Then in early May he offered a deferred prosecution. In this agreement I admitted nothing but I did agree to not go on the Hailstone for a year and also pay the Crazy Mountain Stock Growers and the Farm Bureau $250 each. Since the CMSG are the ones trying to shut down the trail that really pissed me off and I told them I'd rather be found guilty and pay the state $500 than to pay the guys off who are trying to shut down the trail. So GFY!

    My attorney relayed my feelings and the prosecutor replied that we could chose a charity or something if that was the hangup. I still said no.

    Then in late May we found out the Department of Justice wasn't going to allow any Forest Service employee to testify on my behalf. Unbeknownst to me, the Touhy regulations allow the DOJ to step in and quash subpoenas, as explained in this memo. Then it was explained to me that without their personal testimony my defense - that I believed the landowner had no right to post the trial because two USFS employees told me so - was hearsay. It wasn't until a few days ago that I understood how worthless the criminal defense world is in settling real world matters, particularly in regards to my situation. In addition, for the first time it looked like I could actually lose this thing on a technicality rather than merits.

    I don't know if the prosecutor knew about the quashed subpoenas, but shortly thereafter my attorney said I should seriously consider his latest offer, where I made a donation to the Sweet Grass Community Foundation. The Foundation seemed benign enough. I spoke with another attorney and he said I was really sticking my neck out if I continued, and that my time and money would be better spent taking the access fight to another venue.

    For me, the biggest stress hasn't been about being found guilty, but being accused of wasting the money that has been generously donated to me. Seeing people I know pledging to chip in $5-10 once they get their paycheck really touched me - money is tight. Even if I was eventually found not guilty I was beginning to understand that the public would not be able to use that trail as long as the CA was going to prosecute. Furthermore, I've twice heard rumblings about potential future armed conflicts, and recall where a landowner near Augusta shot a person in a similar situation. As a practical matter, going to trial wasn't going to help open this trail. From a financial perspective I felt it would be a waste of money that wasn't mine. Not being able to speak freely on this subject over the last 7 months has also reduced my effectiveness, and being muzzled another few months would accomplish nothing.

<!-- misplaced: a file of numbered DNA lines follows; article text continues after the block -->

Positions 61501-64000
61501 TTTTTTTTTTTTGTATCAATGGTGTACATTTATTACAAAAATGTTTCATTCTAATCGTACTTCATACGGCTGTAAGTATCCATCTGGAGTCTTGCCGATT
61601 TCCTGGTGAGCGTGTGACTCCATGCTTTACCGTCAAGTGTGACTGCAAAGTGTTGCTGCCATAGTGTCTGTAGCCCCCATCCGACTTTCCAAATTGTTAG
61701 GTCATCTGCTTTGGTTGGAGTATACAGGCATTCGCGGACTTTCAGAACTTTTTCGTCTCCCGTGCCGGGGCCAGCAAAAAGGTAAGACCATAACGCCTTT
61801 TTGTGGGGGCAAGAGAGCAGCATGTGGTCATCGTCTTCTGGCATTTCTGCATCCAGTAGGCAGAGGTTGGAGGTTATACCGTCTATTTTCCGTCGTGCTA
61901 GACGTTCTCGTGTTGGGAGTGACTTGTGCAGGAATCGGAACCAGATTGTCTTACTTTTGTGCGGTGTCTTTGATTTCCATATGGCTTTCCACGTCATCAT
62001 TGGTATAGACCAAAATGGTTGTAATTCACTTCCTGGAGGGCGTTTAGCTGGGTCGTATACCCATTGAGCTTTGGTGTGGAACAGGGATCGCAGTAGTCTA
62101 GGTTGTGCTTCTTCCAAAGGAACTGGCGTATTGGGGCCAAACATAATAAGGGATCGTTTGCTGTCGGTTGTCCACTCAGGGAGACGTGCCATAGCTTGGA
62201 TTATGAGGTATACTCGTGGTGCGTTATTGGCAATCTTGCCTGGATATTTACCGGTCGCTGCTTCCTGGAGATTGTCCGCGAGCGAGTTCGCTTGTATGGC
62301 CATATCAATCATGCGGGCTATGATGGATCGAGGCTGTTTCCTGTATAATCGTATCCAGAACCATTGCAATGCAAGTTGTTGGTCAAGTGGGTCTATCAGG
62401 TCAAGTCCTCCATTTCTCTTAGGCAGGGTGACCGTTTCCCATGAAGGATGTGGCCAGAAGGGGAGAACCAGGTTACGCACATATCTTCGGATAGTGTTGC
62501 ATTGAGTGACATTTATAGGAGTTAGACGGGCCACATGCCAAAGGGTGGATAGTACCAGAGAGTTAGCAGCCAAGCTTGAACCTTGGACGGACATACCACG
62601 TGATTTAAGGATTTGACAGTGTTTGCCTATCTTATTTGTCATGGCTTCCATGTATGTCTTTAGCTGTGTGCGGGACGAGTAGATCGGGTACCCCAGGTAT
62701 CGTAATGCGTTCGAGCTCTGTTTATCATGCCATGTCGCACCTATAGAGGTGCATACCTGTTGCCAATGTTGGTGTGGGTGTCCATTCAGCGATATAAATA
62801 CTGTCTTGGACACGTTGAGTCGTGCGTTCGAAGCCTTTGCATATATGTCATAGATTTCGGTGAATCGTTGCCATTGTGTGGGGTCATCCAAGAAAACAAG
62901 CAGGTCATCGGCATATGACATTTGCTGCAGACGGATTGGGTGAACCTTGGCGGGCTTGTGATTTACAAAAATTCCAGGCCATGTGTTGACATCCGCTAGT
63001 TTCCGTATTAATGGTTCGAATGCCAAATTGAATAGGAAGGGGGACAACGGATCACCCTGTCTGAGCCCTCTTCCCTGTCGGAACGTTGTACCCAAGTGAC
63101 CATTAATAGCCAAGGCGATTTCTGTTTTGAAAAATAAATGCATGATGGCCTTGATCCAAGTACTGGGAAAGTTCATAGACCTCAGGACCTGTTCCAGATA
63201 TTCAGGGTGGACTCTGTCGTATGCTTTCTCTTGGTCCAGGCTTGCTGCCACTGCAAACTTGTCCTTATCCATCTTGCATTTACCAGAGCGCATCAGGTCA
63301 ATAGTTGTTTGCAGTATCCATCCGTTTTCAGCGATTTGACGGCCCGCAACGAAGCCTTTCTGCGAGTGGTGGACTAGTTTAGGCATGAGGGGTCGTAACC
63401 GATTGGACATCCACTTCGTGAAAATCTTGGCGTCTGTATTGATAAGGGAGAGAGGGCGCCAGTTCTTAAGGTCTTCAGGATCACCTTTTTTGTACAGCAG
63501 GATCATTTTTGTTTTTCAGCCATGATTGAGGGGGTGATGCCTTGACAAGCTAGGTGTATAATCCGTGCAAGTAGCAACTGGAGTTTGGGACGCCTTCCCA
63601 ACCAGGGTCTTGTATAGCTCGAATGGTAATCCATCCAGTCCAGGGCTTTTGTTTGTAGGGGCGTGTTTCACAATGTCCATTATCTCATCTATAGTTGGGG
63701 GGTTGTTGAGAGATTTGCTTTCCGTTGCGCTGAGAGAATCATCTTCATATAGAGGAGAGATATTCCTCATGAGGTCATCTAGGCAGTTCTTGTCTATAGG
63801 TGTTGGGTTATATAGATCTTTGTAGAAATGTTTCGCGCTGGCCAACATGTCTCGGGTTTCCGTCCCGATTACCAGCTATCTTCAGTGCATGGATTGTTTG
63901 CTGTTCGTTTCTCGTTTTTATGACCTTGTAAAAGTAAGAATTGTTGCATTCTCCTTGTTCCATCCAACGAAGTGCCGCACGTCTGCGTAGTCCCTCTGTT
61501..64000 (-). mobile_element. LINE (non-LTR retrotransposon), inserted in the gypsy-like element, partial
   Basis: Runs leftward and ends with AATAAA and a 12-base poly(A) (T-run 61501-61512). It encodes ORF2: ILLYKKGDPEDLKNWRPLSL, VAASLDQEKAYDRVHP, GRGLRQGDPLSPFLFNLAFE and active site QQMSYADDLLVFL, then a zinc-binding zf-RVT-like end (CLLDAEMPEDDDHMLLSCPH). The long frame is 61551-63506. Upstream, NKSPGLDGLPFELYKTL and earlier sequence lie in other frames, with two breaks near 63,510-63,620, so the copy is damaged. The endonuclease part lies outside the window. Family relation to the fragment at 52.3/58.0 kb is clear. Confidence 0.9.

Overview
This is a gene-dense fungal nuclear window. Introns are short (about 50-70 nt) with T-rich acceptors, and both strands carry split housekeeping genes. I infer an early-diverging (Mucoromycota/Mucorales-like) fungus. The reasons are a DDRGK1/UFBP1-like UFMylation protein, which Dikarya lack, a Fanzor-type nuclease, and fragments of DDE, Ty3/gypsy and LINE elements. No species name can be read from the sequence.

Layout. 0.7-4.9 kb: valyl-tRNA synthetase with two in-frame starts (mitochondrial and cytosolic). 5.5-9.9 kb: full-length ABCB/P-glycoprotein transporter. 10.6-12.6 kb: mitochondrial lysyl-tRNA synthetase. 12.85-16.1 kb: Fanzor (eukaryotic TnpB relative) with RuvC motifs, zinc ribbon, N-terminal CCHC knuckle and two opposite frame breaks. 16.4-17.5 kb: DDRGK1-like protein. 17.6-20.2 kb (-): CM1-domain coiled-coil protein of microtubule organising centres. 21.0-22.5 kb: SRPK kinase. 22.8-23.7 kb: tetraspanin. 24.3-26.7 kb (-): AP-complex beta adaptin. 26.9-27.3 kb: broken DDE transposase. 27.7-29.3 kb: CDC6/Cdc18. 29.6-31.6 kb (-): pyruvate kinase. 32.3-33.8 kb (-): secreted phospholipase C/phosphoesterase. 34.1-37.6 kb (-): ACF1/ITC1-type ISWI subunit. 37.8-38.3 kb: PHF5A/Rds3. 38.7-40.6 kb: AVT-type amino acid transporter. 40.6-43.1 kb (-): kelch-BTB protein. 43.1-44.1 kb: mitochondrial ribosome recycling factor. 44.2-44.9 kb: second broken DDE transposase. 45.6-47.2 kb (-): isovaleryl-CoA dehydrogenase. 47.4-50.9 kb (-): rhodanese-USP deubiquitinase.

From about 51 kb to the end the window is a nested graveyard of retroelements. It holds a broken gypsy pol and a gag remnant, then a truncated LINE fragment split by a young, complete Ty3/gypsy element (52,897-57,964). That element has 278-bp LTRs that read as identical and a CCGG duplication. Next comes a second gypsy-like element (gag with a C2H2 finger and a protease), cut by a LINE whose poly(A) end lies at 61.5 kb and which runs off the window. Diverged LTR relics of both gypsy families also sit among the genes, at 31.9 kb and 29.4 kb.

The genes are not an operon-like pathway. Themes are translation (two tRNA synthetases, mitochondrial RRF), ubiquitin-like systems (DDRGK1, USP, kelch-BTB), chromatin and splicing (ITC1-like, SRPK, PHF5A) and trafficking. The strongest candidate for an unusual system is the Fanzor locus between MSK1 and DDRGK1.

This has never been about my ego - I went in there, not to get a ticket, but to add another name to the list of people proving that the pubic is using that trail even though the landowner is actively trying to shut it down (open and adverse use). This was about process, not principle. I'm an engineer not a showman. I have no personal need to be proven "right," I just want the trail opened. Other people want to hear that not guilty verdict but the verdict would have no real meaning, and could even encourage people to put themselves in a bad situation under a false pretense that it is protecting access. We've got the ticket so I have standing to sue the landowner and we now understand how the parties involved intent to act. There is no need to get another ticket.

    The research Kat and I did to build a defense has produced valuable data. The publicity has caused all kinds of people to come out of the woodwork, but we appeared to be at a point of diminishing returns. I applied my engineering skills and saw the only reasons to continue were emotional so I accepted the settlement. I could have quibbled over the $500 price but I decided just to use my own money and stop wasting my time on stuff that doesn't further my goal.


    Because it was a criminal trial I've been witholding information from you guys for 6 months. This is just the last fraction of info and it has taken me 2.5 hours to write it up. For whatever reason explaining it all is proving to be very difficult so you will have to bear with me as I try to do so over the next few weeks. There is a lot going on behind the scenes to open this trail and it isn't just about this trail - several are in a similar situation although the other landowners have largely kept it between themselves and the USFS and haven't been using the legal system to intimidate the public.